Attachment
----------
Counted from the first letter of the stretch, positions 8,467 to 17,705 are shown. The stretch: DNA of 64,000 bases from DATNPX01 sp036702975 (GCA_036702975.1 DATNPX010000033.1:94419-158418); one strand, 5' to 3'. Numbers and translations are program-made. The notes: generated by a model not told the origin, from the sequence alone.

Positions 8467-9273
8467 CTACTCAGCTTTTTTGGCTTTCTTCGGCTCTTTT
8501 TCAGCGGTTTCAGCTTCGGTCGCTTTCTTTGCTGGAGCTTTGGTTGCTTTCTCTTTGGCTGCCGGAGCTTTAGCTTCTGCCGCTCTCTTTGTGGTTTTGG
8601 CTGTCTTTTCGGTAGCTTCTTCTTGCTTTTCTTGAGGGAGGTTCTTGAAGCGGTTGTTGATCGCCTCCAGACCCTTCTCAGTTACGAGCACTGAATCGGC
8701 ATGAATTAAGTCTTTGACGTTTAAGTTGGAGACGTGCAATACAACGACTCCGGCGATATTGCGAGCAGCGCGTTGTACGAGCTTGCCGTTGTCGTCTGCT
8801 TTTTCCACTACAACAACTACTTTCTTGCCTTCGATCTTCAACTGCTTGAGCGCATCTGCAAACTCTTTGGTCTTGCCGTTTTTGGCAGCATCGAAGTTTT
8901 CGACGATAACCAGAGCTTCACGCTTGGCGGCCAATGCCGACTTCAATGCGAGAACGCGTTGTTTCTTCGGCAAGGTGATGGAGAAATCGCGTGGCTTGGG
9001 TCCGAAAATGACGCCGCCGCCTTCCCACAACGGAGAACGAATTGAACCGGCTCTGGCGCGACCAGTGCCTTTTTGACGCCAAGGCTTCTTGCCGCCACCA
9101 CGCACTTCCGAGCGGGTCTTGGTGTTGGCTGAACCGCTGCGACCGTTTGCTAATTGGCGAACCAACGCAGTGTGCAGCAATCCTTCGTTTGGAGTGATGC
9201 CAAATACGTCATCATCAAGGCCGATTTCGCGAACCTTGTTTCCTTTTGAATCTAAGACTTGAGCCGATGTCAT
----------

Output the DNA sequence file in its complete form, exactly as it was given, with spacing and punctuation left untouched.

Counted from the first letter of the stretch, positions 8,467 to 17,705 are shown. The stretch: DNA of 64,000 bases from DATNPX01 sp036702975 (GCA_036702975.1 DATNPX010000033.1:94419-158418); one strand, 5' to 3'. Numbers and translations are program-made. The notes: generated by a model not told the origin, from the sequence alone.

Positions 8467-9273
8467 CTACTCAGCTTTTTTGGCTTTCTTCGGCTCTTTT
8501 TCAGCGGTTTCAGCTTCGGTCGCTTTCTTTGCTGGAGCTTTGGTTGCTTTCTCTTTGGCTGCCGGAGCTTTAGCTTCTGCCGCTCTCTTTGTGGTTTTGG
8601 CTGTCTTTTCGGTAGCTTCTTCTTGCTTTTCTTGAGGGAGGTTCTTGAAGCGGTTGTTGATCGCCTCCAGACCCTTCTCAGTTACGAGCACTGAATCGGC
8701 ATGAATTAAGTCTTTGACGTTTAAGTTGGAGACGTGCAATACAACGACTCCGGCGATATTGCGAGCAGCGCGTTGTACGAGCTTGCCGTTGTCGTCTGCT
8801 TTTTCCACTACAACAACTACTTTCTTGCCTTCGATCTTCAACTGCTTGAGCGCATCTGCAAACTCTTTGGTCTTGCCGTTTTTGGCAGCATCGAAGTTTT
8901 CGACGATAACCAGAGCTTCACGCTTGGCGGCCAATGCCGACTTCAATGCGAGAACGCGTTGTTTCTTCGGCAAGGTGATGGAGAAATCGCGTGGCTTGGG
9001 TCCGAAAATGACGCCGCCGCCTTCCCACAACGGAGAACGAATTGAACCGGCTCTGGCGCGACCAGTGCCTTTTTGACGCCAAGGCTTCTTGCCGCCACCA
9101 CGCACTTCCGAGCGGGTCTTGGTGTTGGCTGAACCGCTGCGACCGTTTGCTAATTGGCGAACCAACGCAGTGTGCAGCAATCCTTCGTTTGGAGTGATGC
9201 CAAATACGTCATCATCAAGGCCGATTTCGCGAACCTTGTTTCCTTTTGAATCTAAGACTTGAGCCGATGTCAT